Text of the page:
I was naïve & my first few interactions didn’t fill me with excitement. Imagine the conversation…
Me “I’d like to go on an overland trip somewhere”
Agent “Where would you like to go?”
Agent “It’s hard for me to suggest anything if you don’t actually know where you would like to visit.”
I’d then leave with a handful of brochures & no more clue than when I started.
Finally, I ended up in a place for a similar conversation with another agent. Except for this time, her response was “Well our Africa agent is downstairs, would you like to go & have a chat with him?”… & the rest is history!
The Africa agent told me about all these magical places that I had never heard of (Ngorongoro Crater anyone?), the amazing beasts I could see, the lakes I could cross, the gigantic waterfalls & the white water rafting down fantastical rivers. I was hooked!
By the time I left I was practically signed up to 3 months travelling in a truck with 20 other people, camping around Africa from Kenya to Zimbabwe. I returned home sparkling with enthusiasm & stated, “Mum, I’m going to Africa!”
I can’t even start to imagine what went on in my mother’s head when she heard those immortal words. But what came out of her mouth was “Ok dear, tell me all about it…” And there, a lifetime of travel inspiration & self-belief was born!
Yes is a far more powerful word than No
I don’t remember everything that went on in that conversation as I was so wrapped up in my plans & what I had heard of this magical land far away. But knowing my Mum, I can imagine. She saw her youngest daughter, who was usually quite reserved & shy, brimming with enthusiasm about her impending plans. She listened & encouraged & no matter how terrifying it must have been for her, she never told me not to go. My Mum never mentioned that she was scared or anything other than “Be careful”.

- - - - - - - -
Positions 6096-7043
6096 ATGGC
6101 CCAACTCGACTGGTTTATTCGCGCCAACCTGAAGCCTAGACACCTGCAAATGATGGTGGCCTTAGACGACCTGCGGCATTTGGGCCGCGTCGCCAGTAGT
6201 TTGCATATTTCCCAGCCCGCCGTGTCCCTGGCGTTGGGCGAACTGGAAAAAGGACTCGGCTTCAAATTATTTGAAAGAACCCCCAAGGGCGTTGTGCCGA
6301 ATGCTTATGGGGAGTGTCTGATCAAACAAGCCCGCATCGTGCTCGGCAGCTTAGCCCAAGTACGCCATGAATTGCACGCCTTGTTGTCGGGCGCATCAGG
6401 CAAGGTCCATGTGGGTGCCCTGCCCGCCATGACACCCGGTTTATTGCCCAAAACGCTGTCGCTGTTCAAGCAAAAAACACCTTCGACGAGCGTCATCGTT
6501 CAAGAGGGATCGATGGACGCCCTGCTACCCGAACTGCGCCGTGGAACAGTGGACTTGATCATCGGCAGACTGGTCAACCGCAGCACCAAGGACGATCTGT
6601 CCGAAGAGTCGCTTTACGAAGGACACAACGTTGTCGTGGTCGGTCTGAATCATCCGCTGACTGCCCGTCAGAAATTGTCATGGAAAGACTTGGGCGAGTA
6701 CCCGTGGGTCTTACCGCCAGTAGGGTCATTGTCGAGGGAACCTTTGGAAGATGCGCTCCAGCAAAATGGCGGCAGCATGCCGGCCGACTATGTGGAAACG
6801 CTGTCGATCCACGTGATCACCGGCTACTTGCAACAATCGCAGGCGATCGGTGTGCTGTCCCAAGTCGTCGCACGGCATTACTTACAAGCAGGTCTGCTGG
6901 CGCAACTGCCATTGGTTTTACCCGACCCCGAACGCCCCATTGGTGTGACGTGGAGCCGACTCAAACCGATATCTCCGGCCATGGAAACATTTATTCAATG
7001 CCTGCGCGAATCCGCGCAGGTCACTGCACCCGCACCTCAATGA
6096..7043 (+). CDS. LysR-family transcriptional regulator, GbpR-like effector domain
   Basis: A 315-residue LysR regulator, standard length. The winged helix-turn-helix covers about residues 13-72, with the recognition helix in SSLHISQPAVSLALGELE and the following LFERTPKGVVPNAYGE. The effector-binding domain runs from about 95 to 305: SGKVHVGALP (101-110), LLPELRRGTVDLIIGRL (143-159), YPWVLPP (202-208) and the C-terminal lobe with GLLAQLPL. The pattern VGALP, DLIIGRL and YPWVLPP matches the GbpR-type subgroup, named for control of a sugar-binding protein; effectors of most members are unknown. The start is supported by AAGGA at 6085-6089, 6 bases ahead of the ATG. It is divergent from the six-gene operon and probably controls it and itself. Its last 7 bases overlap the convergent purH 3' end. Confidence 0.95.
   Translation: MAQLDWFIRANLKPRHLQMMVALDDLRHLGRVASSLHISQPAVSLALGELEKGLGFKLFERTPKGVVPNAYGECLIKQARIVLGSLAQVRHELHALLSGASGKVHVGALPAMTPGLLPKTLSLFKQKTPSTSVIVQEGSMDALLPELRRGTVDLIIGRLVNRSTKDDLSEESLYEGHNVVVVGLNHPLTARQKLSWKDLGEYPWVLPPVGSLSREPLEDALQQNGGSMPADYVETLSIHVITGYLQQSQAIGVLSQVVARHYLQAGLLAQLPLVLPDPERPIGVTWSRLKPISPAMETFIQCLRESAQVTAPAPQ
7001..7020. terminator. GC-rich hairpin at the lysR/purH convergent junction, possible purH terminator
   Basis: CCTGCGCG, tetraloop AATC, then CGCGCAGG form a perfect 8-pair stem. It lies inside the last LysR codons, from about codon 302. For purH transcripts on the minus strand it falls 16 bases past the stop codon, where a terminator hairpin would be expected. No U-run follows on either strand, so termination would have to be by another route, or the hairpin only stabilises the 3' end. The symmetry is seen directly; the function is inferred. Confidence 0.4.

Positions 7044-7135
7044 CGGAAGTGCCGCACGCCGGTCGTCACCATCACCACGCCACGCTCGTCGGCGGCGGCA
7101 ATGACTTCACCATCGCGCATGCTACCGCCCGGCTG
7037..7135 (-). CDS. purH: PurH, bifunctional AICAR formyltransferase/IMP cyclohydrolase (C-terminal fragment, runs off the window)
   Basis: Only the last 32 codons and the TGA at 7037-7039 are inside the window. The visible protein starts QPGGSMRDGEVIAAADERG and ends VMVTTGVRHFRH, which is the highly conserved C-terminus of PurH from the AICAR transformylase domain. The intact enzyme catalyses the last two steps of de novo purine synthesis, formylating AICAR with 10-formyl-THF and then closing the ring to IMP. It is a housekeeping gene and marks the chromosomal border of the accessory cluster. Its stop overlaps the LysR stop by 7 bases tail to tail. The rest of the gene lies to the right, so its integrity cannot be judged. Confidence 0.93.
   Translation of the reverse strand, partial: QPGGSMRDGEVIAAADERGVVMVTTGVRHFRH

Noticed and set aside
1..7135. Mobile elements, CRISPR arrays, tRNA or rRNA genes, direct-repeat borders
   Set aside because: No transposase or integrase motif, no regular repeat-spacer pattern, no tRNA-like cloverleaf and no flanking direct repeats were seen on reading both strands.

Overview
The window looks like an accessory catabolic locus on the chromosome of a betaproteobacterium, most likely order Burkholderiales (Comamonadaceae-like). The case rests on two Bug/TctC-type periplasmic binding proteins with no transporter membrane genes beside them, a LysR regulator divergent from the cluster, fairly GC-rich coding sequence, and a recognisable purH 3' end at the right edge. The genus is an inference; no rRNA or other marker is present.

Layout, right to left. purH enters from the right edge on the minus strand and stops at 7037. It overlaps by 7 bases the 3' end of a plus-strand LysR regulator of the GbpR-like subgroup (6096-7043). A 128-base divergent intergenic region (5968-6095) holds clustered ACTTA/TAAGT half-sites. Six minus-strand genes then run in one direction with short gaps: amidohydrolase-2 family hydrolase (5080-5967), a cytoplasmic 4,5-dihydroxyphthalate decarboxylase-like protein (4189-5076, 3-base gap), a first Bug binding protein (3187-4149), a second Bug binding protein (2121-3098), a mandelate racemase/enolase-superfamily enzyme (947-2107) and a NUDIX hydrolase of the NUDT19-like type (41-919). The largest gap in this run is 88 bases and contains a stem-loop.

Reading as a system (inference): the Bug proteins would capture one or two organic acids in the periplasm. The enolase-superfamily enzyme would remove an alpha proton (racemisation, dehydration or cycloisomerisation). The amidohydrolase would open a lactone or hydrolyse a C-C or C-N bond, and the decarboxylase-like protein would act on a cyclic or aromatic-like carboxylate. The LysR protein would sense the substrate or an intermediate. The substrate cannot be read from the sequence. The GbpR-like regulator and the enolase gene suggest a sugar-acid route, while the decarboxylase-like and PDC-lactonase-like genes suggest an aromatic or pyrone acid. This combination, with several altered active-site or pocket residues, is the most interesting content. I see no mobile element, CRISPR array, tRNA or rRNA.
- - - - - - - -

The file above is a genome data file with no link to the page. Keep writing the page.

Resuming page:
Mums know best
So, I was on my way to Africa. I bought my first backpack & laid out everything I was going to take with me on the bed. It was hard to imagine that it would ever all fit into such a tiny space. Mum came in to have a look & I talked her through my proud display. She was on board with most of my choices until it came to underwear. I had 5 pairs in a pile. She was confused as to why I would need so few (& I think a little disgusted!). “I’ll wash them as I go!” was my expert response. “They don’t take up any space, don’t be ridiculous you need more than 5 pairs”. With that, she left the room.